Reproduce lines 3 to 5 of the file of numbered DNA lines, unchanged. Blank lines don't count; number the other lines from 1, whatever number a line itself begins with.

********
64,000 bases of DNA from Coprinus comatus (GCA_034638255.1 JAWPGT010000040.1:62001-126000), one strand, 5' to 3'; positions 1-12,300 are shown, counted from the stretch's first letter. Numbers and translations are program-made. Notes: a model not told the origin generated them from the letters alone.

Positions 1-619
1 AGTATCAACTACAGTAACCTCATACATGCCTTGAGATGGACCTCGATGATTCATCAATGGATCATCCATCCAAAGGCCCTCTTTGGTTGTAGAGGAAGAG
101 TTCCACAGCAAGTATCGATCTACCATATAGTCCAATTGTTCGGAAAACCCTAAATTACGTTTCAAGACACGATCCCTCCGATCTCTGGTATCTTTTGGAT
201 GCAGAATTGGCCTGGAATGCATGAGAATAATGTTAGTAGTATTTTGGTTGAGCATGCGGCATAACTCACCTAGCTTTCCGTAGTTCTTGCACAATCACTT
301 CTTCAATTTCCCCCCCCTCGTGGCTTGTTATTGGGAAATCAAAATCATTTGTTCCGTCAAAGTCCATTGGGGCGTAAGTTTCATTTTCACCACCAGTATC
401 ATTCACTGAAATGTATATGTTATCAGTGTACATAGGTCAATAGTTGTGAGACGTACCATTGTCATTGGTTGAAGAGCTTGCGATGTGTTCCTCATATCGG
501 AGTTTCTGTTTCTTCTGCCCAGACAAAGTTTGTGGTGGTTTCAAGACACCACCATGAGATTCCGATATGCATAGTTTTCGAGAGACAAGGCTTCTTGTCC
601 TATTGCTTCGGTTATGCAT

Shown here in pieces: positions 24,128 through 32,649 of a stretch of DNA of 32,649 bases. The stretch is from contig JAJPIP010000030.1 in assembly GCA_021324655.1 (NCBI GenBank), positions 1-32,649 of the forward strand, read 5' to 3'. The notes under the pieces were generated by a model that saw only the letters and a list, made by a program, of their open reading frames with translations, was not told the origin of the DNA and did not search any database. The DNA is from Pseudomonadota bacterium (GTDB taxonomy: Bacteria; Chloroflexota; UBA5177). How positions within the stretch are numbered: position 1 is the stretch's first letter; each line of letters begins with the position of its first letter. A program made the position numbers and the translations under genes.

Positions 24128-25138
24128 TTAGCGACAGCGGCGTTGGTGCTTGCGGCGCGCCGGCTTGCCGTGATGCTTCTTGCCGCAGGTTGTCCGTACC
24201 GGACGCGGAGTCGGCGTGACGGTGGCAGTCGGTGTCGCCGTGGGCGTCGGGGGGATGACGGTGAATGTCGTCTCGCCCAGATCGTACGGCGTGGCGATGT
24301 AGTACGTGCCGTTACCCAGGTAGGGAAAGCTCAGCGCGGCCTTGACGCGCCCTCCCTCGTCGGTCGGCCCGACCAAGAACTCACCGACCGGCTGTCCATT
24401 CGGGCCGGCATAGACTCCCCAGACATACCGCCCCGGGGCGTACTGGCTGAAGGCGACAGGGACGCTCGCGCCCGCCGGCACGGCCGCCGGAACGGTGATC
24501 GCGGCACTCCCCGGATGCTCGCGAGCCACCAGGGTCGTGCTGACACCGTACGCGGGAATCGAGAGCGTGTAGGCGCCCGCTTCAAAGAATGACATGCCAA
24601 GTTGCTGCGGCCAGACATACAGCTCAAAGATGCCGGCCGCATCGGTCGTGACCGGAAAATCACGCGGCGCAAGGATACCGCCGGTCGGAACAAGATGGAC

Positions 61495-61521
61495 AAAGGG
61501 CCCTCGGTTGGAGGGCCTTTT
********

1 AGTATCAACTACAGTAACCTCATACATGCCTTGAGATGGACCTCGATGATTCATCAATGGATCATCCATCCAAAGGCCCTCTTTGGTTGTAGAGGAAGAG
101 TTCCACAGCAAGTATCGATCTACCATATAGTCCAATTGTTCGGAAAACCCTAAATTACGTTTCAAGACACGATCCCTCCGATCTCTGGTATCTTTTGGAT
201 GCAGAATTGGCCTGGAATGCATGAGAATAATGTTAGTAGTATTTTGGTTGAGCATGCGGCATAACTCACCTAGCTTTCCGTAGTTCTTGCACAATCACTT